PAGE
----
President Joe Biden wants half of all new cars and trucks sold by 2030 in the United States to be electric vehicles (EV), but the success of the program depends mainly on China, according to a national security expert.
“Unless the United States and its allies control more of the battery supply chain, the Biden administration’s ability to move towards its EV goals—and, for that matter, U.S. automakers’ ability to reach their EV goals, which are all pretty ambitious—will mean more dependence on China,” former White House deputy national security adviser for strategy Nadia Schadlow told The Epoch Times on Aug. 10.
“Encouraging EV adoption while we still rely on China for batteries risks granting Beijing a lot of leverage.”
Biden signed an executive order establishing the 50 percent EVs target during an Aug. 5 ceremony at the White House, with support from top executives from GM, Ford Motor Co., and Stellantis N.V., which owns Chrysler, Dodge, Jeep, and Ram.
Only 2.7 percent of U.S. vehicle sales in July were EVs, which require lithium-ion batteries to produce performance and range that are comparable to current cars and trucks powered by internal combustion engines using fossil fuels.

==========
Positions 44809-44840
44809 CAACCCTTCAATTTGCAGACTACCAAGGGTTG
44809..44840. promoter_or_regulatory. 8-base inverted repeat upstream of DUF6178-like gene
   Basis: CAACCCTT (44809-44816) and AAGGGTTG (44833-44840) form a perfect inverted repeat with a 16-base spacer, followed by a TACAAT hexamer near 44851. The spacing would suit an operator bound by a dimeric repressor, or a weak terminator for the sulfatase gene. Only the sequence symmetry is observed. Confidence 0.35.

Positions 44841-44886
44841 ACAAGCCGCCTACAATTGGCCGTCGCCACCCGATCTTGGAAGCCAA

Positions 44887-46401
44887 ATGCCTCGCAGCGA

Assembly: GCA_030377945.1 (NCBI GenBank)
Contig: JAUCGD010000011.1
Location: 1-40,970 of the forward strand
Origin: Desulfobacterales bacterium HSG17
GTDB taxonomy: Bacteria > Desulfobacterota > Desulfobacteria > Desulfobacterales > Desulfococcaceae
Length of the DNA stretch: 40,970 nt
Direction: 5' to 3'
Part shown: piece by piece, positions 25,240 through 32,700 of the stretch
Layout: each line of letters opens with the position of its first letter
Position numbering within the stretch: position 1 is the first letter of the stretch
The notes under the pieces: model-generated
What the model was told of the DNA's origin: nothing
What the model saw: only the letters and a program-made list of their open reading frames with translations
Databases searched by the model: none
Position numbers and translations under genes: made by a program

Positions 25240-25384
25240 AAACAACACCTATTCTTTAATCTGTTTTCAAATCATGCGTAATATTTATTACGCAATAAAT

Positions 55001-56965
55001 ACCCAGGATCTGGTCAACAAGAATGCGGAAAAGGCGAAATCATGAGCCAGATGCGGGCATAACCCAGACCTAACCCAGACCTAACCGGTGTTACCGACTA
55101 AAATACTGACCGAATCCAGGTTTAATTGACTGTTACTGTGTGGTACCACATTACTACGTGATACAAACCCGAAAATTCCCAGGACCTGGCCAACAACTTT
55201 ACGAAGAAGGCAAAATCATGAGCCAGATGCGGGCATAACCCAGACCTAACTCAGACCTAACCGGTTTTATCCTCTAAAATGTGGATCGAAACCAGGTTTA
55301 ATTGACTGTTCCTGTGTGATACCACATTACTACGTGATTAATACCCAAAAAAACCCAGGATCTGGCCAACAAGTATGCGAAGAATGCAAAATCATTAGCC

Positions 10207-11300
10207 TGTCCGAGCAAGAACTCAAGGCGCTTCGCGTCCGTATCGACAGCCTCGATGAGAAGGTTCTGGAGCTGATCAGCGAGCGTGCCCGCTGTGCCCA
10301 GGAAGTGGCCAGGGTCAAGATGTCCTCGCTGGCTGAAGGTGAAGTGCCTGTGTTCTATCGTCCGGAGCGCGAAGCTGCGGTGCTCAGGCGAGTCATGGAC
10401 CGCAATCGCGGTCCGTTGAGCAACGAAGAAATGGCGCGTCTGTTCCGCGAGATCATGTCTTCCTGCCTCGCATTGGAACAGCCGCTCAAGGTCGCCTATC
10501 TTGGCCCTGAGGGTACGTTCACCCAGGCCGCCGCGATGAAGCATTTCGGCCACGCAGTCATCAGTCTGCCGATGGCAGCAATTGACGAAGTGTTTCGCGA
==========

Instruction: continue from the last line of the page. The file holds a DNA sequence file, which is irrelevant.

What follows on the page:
China controls 80 percent of the EV battery production process.
“Since China controls so much of the battery supply chain, couldn’t they choose to slow down or cut off supplies, if it were in the CCP’s interest?” asked Schadlow, who is now a senior fellow at the Hudson Institute. She served in the White House under President Donald Trump.
“Disruptions in technology supply chains can have major strategic implications. Look at how the slowdown in the microchip supply has had a ripple effect on the automotive industry.”
She was referring to the crippling effects of shortages in the past year of the computer microchips that control engine performance, airbags, and other vital functions in passenger cars and trucks. The shortages—which occurred for a variety of reasons—have cost automakers billions of dollars in lost sales and production.